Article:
What Things Mean

Before I started my first business, I had an exciting career in the intelligence services. I worked with some of the most brilliant people I will ever know, got to do some really meaningful work, and lived in parts of the world that I would never have seen otherwise.

Early in that career, I was one-third of a team that designed and led a project that was going to be delivered to some very high-level officials. And when it came time to choose the team who would brief these officials, a supervisor a few levels above me decided that at 27 I was too young, so sent someone more senior (though less qualified) in my place. I was devastated.

And for the longest time I took it personally. I interpreted it as another injustice in a line of injustices that had robbed me of well-deserved accolades and hard-worked-for opportunities that meant so very much to me. And I carried an element of I-won’t-get-what-I-deserve-so-what’s-the-point-in-trying-anyway defeatism deep within me for years.

But the thing I realized with time and distance, is that how we interpret what happens to us is entirely up to us. And things can mean everything or nothing or something in between depending on the story we choose to tell ourselves.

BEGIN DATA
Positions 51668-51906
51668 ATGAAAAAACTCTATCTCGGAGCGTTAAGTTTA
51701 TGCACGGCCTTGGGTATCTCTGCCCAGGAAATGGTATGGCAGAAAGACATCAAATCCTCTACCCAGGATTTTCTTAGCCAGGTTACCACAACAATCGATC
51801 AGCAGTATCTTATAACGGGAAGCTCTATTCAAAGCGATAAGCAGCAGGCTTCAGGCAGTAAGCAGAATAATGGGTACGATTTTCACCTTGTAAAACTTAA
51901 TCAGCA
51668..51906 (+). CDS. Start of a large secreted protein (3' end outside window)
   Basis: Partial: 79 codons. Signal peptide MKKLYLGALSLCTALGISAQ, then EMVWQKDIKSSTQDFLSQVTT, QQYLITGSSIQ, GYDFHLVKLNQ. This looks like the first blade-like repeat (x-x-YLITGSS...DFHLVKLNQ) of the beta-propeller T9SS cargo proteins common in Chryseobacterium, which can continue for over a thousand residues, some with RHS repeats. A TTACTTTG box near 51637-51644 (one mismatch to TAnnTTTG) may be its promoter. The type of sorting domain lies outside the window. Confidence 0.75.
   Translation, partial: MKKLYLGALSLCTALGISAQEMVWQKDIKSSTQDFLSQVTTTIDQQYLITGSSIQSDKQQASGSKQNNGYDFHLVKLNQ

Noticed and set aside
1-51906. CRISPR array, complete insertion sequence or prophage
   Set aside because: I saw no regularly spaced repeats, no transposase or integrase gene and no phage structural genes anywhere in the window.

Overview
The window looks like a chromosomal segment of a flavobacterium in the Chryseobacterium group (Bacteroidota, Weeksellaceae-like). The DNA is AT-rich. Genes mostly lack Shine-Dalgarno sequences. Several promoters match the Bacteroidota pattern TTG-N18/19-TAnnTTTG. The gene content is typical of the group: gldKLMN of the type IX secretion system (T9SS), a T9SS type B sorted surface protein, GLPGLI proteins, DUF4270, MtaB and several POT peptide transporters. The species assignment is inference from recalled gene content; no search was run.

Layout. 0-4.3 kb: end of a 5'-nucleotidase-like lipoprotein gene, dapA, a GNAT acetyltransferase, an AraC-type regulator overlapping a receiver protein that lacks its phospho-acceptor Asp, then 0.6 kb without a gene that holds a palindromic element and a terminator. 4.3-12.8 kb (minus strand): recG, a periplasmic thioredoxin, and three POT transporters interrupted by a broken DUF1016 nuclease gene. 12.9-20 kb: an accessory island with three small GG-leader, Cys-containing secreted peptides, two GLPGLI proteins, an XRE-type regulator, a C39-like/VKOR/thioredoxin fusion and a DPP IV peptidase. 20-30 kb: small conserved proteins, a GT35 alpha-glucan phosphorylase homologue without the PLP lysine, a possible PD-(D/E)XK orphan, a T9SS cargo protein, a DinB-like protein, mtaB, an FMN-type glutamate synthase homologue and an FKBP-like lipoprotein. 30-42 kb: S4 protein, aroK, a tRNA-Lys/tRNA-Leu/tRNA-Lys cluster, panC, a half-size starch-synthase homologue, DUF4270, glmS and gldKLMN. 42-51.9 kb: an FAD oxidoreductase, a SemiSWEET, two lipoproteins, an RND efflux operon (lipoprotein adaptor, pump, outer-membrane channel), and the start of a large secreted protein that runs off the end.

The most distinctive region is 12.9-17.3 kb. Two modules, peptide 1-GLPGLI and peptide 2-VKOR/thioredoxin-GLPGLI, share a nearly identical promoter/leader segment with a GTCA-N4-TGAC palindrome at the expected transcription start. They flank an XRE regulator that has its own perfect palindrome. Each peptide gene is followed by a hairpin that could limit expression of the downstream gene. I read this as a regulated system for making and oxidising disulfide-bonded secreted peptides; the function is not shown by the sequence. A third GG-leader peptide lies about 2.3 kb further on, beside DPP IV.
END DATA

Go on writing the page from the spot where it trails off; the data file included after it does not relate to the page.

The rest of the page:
That missed opportunity with those officials? I took it as another example of what I saw as a pattern of robbed rewards. But I could so easily have looked at it in a less-charged way: as just one data point of how the world works, but a data point that had nothing to do with me and nothing to do with my deservedness.

My friends, in our businesses and in our lives, so many things will go “wrong” or turn out in ways that take no notice of our best efforts. Investors will act like jerks. Co-founders will suddenly get selfish. Product launches will fail. Suppliers will ignore us. Team members will abuse the responsibility we entrust them with. And reality will take liberties with our timescales and targets.

But how we internalize or interpret each of these things is entirely up to us. We can view them for what they often are (just a normal part of business) or as an indication of personal unworthiness or a “fated” failing.

I’m not saying that we become delusional in the face of negative feedback or that we absolve ourselves of responsibility for what happens. What I am saying is that we take ultimate responsibility for how we interpret those things and that we choose carefully how we respond – externally and emotionally – when “bad” things happen. Not everything means what we think it means. And sometimes $hit just happens, whether we “deserve” it or not.

We get to decide what things mean. We get to pick up – or leave on the floor – the damaging interpretations that will keep us and our businesses small.

And we get to choose how we internalize – or not – everything that happens as we take our businesses and ourselves to the heights we know we can achieve.

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About Me
Rupal Patel logo
The daughter of Indian immigrants, Rupal is a born-and-bred New Yorker now living near London. Her high-octane career as a CIA officer turned serial entrepreneur has taken her from military briefing rooms in jungles and war zones to corporate boardrooms and international stages.

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